If you’ve been online browsing almost any kind of service, chances are you’ve been offered ‘a free white paper on [insert topic here].’ But if you’re not totally sure what they are or whether you should think about authoring one, this post should help you to decide.
We’ll also go through the most common mistakes and pitfalls you can make with your content marketing if you choose to put together a white paper.
What Exactly is a White Paper?
A white paper is a long-form, in-depth report about a specific topic. For the author, it’s a way to demonstrate authority and subject matter knowledge. That’s why it’s an attractive option for businesses to pick up as part of a well-rounded content marketing strategy. It allows the business to showcase its knowledge and expertise.
The best white papers are valuable resources for readers. They don’t ‘tease’ a solution or try to ‘sell’ overtly. Instead, they show a clear problem or scenario then step through options, trade-offs and possible solutions.
So the best white papers inform and persuade rather than ‘tell and sell’.
White Papers Versus Blogs and Ebooks
The main thing that sets white papers apart from your shorter form content marketing is the depth of knowledge required to write one. A typical blog post hosted on your website might be between 500 – 1000 words and cover one or two topics in fairly low depth. They are suited for common or less complex problems.
Ebooks are somewhat similar to blogs in their subject matter, but not their length. Ebooks might be a useful collection of blog-style articles, organised as chapters and formatted and edited coherently.
White papers are the ‘university standard paper’ of content marketing. Preparing one takes time and effort. They typically come with references at the end of each section or the end of the document to support the main points that you are making. And they examine a problem from multiple angles, not just one. So the other main difference between a white paper and other forms of content marketing is the time it takes to put one together and edit it. That means that white papers are best suited to knowledge-based businesses or those that offer a relatively expensive product or service that requires multiple steps in the sales and education process to arrive at a sale or ongoing contract.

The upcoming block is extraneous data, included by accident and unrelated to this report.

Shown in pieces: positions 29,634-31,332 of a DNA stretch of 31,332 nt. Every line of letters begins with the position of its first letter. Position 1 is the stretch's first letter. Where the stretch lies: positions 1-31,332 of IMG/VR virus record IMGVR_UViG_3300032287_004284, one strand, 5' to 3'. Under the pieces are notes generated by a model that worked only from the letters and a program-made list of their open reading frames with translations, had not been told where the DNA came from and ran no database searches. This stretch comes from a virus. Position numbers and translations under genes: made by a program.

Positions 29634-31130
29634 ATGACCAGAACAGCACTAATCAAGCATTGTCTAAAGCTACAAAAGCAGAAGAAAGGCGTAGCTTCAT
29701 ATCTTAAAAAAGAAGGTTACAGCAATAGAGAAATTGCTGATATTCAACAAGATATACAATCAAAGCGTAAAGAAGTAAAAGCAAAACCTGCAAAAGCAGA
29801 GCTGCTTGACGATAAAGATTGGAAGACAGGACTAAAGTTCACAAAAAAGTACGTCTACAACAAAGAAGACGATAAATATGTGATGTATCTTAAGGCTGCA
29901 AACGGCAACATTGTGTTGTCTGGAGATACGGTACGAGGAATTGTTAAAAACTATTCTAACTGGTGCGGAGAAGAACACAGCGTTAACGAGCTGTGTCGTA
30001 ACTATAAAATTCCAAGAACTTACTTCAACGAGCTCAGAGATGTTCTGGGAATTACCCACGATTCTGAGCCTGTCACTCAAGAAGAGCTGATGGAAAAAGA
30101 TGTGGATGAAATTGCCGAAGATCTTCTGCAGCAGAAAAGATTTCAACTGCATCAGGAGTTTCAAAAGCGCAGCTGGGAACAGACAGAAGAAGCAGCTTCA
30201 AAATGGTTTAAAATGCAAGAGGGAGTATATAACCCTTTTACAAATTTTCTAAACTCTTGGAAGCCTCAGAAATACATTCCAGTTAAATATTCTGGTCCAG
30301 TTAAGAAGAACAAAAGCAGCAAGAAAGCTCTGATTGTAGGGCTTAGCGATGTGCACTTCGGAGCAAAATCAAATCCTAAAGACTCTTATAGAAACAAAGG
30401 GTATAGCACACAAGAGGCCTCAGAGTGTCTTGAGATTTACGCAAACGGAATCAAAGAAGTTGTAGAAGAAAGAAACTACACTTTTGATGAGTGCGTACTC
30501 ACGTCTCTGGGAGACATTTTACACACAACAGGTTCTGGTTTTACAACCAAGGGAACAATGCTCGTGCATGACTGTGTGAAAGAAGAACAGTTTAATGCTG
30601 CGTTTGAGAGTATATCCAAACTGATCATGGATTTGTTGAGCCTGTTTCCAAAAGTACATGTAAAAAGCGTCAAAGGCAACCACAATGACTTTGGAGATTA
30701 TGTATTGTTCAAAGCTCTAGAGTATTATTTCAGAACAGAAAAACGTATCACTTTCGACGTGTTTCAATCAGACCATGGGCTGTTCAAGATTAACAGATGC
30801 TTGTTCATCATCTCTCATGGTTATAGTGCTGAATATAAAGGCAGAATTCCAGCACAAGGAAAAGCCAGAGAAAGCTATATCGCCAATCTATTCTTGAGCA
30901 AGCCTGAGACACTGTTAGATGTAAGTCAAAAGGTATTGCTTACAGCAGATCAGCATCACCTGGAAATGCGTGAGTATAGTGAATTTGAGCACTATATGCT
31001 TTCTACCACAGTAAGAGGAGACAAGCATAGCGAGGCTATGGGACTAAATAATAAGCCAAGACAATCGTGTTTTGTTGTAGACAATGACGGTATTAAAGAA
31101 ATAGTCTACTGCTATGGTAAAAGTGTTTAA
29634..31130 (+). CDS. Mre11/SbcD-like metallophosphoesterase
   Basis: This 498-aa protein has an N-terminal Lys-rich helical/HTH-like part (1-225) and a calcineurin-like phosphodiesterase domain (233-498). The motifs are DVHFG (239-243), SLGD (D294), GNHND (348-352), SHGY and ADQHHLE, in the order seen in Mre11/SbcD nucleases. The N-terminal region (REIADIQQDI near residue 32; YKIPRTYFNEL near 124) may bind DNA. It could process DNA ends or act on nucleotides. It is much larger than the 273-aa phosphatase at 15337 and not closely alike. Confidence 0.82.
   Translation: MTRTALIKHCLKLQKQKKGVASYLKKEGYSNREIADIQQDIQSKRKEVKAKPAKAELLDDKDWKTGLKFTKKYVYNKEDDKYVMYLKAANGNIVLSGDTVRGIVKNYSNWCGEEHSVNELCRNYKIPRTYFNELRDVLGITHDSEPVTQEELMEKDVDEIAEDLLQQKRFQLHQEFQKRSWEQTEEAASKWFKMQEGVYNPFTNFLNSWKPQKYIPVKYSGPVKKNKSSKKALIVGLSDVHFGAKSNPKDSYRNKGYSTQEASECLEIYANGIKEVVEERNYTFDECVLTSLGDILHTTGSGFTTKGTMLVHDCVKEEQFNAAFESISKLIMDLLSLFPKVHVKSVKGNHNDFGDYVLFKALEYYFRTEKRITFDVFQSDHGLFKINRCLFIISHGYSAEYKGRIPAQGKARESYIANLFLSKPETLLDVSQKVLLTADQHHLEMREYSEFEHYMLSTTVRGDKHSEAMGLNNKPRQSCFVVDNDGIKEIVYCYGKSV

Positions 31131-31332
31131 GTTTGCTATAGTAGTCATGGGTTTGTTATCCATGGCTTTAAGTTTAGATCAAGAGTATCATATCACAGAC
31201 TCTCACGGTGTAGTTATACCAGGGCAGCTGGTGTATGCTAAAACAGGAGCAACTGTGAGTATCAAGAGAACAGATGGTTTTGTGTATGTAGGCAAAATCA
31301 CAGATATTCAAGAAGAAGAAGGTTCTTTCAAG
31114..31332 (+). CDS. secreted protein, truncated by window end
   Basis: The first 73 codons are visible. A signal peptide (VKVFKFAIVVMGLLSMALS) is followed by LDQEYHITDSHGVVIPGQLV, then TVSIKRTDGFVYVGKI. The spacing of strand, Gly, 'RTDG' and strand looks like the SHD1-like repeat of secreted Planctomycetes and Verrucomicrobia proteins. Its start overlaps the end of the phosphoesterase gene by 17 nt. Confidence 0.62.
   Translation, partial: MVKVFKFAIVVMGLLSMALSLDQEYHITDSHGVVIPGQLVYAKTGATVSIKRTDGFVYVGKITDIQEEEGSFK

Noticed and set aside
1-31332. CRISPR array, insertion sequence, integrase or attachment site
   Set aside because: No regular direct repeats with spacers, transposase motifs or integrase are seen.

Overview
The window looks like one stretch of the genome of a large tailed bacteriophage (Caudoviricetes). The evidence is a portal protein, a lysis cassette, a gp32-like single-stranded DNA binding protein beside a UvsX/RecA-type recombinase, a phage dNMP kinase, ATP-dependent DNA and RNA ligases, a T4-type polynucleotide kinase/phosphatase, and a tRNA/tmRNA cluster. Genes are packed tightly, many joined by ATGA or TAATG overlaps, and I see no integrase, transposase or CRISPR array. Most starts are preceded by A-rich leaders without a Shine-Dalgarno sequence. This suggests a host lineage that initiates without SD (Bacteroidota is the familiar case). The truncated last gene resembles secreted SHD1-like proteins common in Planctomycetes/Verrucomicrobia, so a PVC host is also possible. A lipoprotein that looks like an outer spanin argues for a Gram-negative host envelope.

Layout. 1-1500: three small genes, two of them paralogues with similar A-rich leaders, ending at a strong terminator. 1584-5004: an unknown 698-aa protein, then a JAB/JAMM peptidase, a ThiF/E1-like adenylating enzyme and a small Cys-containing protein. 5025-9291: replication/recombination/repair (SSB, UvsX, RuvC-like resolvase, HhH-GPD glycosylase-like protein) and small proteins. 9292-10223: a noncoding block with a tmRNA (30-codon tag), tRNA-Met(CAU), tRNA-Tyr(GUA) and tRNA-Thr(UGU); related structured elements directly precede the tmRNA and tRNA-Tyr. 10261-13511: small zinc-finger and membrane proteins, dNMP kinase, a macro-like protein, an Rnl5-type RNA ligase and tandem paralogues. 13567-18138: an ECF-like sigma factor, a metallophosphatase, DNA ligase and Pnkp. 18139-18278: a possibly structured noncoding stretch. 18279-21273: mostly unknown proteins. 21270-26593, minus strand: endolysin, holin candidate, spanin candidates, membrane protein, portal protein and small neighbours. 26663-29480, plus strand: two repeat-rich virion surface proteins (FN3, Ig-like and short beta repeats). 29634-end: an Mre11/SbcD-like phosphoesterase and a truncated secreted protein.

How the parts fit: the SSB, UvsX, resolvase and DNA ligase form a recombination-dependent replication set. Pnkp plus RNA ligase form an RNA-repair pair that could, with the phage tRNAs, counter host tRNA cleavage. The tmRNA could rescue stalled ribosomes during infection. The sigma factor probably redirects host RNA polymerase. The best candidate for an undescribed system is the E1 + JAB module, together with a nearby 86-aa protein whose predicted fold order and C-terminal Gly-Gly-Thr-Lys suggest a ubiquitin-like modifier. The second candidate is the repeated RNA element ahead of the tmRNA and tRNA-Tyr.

Common Pitfalls and Mistakes of White Papers
The last thing you want if you commit to writing a well-researched, labour intensive white paper is for it to not actually resonate with your target audience. Business white papers aren’t like Christmas bestsellers that get hundreds of thousands of readers. Even the most successful business white papers might reach only a few hundred readers, with the goal that some significant percentage of those convert to paying, satisfied customers.
So here are some pitfalls to avoid when writing about your white paper.
- Holding back/hiding the solution – downloading and reading a white paper is a strong signal of intent from a potential customer. So there is nothing more likely to annoy them than a ‘tease’ at the end of the document that says something like ‘call us on this number to hear the solution to all your problems’. This is likely to be counterproductive for you and will damage your reputation.
It can feel counterintuitive, but the more generous you are with your ‘inside’ knowledge and information about the industry, the products and the options, the more trust you build.
- Poorly researched/disprovable claims – making ‘marketing’ claims (e.g. we’re the leading service provider for [insert service] for businesses) or just having poorly researched claims are poison to your white paper.
If you make a single claim that can be disproven, then all the time invested in your white paper is wasted. The point of a white paper is to build credibility and authority. If you make poorly researched claims (even as the result of an honest mistake), you will not reap any benefits from your efforts.
So, to tweak the claim above, research might show that a statement such as ‘we’re the leading service provider for [insert service] for businesses with less than 100 employees in New South Wales’.
- ‘Me focus’ not ‘you focus’ – white papers are about illuminating a problem that potential clients might face, then showing them the options for solutions. They are not a long-form opportunity to spruik your products, your company or your business. People resent being ‘sold’ to. This is even more so if they believe that they are going to receive a helpful solution, but instead, get a marketing pitch.
Always remember to focus on the client and their problem.
If you are interested in content marketing or putting together a white paper to attract high value, high quality, high longevity clients, then we invite you to contact us to discuss the options that will best suit your business and needs.